Nigerian residents return to ‘ghost town’ seized from Boko Haram

February 21, 2015 9:54 am
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Scores of people crossed the 300-metre (yard) bridge that forms the border with Cameroon under military escort to survey the ravaged town and homes looted by the militants. Photo/ AFP FILE
Scores of people crossed the 300-metre (yard) bridge that forms the border with Cameroon under military escort to survey the ravaged town and homes looted by the militants. Photo/ AFP FILE

, KANO, Nigeria, Feb 21 – Residents of the northeast Nigerian town of Gamboru returned to their homes for the first time since Chadian forces retook it from Boko Haram, they said Saturday.

Scores of people crossed the 300-metre (yard) bridge that forms the border with Cameroon under military escort to survey the ravaged town and homes looted by the militants.

Boko Haram seized Gamboru in August last year, forcing thousands to flee across the frontier to the town of Fotokol, on the other bank of the river in northern Cameroon.

Chadian forces, who have joined the regional fight to crush the Islamist insurgency, retook Gamboru earlier this month, after intense fighting that left hundreds of insurgents dead.

“We met a ghost town strewn with burnt vehicles, destroyed buildings and emptied homes,” Kachalla Moduye told AFP by telephone from Fotokol after a two-hour tour of the town on Friday.

“Many homes were burnt in the Boko Haram invasion and in the fighting to reclaim it by Chadian soldiers. Those that were spared were looted by Boko Haram in the five months they stayed in the town.”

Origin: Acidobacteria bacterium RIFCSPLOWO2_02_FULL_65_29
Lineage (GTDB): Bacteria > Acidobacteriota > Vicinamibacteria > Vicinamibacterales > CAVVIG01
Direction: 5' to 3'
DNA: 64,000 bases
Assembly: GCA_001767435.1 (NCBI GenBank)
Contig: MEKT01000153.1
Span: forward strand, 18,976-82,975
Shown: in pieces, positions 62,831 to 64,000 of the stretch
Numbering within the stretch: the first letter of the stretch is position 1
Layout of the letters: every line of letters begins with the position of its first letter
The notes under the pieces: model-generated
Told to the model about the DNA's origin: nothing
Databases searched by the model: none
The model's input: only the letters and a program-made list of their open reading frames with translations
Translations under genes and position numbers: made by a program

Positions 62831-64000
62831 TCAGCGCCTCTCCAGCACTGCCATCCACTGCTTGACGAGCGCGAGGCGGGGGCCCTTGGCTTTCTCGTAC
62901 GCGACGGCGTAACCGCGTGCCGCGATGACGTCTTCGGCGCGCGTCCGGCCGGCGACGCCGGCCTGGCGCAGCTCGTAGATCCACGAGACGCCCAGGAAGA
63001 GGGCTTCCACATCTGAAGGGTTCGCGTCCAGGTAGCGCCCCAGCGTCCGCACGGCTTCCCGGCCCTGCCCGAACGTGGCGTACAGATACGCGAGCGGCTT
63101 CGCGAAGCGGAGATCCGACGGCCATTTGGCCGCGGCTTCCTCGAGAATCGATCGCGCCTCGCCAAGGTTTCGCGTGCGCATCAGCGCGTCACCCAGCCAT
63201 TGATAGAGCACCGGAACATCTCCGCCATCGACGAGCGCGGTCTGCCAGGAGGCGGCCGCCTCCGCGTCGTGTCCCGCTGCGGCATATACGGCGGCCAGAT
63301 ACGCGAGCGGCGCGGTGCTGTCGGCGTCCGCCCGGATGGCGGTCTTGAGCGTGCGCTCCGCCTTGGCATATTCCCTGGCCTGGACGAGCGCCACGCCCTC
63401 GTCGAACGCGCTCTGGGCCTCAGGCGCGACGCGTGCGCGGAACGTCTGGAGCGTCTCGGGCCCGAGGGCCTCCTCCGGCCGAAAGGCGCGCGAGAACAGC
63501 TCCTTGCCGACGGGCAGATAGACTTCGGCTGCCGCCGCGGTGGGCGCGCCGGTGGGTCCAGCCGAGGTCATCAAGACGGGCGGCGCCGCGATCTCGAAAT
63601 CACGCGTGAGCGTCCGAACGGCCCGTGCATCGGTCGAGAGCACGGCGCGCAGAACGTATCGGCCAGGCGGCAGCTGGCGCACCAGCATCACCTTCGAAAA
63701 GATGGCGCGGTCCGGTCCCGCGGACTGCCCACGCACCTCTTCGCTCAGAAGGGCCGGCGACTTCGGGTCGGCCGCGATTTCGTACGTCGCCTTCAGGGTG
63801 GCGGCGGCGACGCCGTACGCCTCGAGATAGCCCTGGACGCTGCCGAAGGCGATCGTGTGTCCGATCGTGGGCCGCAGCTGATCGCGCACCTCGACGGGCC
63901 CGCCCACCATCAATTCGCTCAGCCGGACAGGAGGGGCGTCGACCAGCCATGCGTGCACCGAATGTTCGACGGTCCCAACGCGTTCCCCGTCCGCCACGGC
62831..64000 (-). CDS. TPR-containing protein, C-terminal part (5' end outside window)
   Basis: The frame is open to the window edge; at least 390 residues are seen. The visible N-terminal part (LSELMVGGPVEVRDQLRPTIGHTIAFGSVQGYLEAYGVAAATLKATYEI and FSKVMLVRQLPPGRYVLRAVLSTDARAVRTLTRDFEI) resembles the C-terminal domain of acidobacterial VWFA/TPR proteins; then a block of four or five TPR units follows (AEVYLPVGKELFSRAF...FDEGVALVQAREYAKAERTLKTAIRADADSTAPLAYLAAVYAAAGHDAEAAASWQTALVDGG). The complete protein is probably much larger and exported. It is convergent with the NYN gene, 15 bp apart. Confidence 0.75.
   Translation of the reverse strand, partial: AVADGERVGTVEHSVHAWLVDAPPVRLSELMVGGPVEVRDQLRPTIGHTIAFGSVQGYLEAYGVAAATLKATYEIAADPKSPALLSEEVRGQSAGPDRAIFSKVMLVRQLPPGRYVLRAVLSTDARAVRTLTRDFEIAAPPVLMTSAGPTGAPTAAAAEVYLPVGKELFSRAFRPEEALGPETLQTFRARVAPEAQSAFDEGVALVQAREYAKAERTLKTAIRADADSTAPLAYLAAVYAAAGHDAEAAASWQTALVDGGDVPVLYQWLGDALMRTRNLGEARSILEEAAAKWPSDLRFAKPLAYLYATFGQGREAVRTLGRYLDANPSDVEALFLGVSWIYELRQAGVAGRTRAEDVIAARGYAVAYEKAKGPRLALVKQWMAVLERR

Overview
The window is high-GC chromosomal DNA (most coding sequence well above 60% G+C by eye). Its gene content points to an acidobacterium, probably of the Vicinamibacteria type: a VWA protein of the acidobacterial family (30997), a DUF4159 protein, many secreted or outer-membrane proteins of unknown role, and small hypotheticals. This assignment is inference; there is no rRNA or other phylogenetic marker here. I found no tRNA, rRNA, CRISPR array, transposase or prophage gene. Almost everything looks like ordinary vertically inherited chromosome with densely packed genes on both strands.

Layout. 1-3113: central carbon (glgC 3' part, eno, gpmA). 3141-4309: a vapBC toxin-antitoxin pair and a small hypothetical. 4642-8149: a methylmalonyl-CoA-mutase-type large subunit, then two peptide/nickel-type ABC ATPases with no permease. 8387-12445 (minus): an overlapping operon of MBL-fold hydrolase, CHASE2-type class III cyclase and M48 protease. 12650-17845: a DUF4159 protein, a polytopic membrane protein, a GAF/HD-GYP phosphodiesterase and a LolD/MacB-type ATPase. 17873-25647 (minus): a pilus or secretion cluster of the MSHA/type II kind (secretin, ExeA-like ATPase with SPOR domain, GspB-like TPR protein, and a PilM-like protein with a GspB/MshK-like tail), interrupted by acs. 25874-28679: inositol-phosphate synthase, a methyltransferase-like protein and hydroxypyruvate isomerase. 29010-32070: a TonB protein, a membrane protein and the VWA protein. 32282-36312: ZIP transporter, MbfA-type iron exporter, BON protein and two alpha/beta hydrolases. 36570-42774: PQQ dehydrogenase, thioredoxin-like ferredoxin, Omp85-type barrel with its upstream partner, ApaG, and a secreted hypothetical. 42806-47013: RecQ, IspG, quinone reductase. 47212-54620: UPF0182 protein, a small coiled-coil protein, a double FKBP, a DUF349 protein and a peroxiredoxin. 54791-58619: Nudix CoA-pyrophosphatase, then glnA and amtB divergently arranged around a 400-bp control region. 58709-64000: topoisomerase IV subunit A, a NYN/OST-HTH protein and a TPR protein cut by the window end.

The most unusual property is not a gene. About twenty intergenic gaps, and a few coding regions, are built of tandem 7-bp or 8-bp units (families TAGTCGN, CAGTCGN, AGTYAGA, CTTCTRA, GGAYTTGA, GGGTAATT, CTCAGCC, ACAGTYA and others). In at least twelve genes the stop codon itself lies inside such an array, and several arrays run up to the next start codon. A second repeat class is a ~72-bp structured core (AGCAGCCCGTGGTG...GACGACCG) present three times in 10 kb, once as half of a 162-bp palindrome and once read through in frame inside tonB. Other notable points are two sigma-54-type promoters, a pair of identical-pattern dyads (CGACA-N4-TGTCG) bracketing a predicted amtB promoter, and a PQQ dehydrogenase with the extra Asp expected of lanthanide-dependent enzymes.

Gamboru has been repeatedly targeted in the increasingly bitter conflict, which has left more than 13,000 people dead since 2009 and made more than one million homeless.

It was the first town recaptured in the regional fight-back by troops from Nigeria, Niger, Chad and Cameroon, which was launched because of dawning fears of Boko Haram’s threat to regional security.

Gamboru residents who hoped to salvage personal effects were disappointed as they found their homes empty.

“There was nothing in my house save the three wooden beds and my old cushion chairs. Every other item was stolen,” said Fanna Bukar, a mother of three.

“Even my sewing machine, which I so much looked forward to salvaging, was gone.”

But even though their possessions were gone, locals said the tour was reassuring.

“Seeing is believing. We are now convinced our town has been liberated and we hope to come back and rebuild our lives once Boko Haram is finally wiped out,” said Moduye.

“I’m sure we will return soon to start a new life,” added Bukar.

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